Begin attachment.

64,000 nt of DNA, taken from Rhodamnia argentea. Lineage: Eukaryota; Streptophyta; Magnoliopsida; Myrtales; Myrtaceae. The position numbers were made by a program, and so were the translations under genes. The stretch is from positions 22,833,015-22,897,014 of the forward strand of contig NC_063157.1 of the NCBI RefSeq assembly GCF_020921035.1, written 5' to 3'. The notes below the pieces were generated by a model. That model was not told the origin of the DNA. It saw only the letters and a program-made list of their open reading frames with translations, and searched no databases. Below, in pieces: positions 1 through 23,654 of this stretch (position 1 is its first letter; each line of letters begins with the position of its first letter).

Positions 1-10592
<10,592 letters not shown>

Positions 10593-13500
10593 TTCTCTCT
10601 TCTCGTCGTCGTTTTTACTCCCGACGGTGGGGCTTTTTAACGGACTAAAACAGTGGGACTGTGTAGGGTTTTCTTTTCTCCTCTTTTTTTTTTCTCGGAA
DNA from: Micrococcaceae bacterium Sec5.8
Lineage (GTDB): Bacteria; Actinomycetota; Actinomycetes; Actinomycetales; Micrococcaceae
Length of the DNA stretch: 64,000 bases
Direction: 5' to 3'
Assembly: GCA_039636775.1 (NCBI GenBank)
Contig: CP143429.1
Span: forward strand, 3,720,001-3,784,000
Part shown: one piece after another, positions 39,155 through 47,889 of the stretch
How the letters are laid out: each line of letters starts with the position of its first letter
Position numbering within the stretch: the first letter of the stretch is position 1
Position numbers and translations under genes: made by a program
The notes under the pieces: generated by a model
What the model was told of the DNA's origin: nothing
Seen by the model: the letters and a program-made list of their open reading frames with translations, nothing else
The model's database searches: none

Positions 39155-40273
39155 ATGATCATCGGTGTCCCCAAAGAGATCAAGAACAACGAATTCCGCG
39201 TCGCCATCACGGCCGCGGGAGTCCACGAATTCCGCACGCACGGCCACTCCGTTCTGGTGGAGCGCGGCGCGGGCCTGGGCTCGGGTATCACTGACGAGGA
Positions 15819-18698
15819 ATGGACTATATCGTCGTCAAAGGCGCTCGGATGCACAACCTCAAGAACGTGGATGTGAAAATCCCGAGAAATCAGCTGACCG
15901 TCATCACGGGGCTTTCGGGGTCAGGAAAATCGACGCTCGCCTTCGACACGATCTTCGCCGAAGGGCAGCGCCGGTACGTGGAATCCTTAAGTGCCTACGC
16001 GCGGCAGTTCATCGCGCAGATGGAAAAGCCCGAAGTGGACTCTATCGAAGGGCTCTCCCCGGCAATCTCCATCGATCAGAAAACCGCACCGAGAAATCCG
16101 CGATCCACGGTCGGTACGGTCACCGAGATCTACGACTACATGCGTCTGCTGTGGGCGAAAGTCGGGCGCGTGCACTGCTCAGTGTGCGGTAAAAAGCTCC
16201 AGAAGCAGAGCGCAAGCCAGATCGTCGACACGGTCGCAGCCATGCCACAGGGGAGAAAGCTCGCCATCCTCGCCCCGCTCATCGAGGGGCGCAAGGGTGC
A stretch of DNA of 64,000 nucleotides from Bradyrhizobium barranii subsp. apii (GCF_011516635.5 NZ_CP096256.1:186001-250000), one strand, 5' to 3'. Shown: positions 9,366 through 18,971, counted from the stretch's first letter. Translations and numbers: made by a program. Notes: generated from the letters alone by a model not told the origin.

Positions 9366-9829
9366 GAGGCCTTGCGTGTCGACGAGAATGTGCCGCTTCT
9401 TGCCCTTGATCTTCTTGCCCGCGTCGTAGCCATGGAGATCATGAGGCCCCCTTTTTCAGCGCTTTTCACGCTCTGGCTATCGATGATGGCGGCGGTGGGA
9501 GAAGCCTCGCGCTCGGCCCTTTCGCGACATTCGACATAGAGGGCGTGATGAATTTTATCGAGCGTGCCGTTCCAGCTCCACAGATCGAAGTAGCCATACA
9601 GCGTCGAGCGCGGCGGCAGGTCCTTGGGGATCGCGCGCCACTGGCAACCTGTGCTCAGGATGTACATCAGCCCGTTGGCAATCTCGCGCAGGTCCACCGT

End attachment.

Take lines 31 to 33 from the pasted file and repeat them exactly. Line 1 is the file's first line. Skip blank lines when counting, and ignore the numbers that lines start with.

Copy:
A stretch of DNA of 64,000 nucleotides from Bradyrhizobium barranii subsp. apii (GCF_011516635.5 NZ_CP096256.1:186001-250000), one strand, 5' to 3'. Shown: positions 9,366 through 18,971, counted from the stretch's first letter. Translations and numbers: made by a program. Notes: generated from the letters alone by a model not told the origin.

Positions 9366-9829
9366 GAGGCCTTGCGTGTCGACGAGAATGTGCCGCTTCT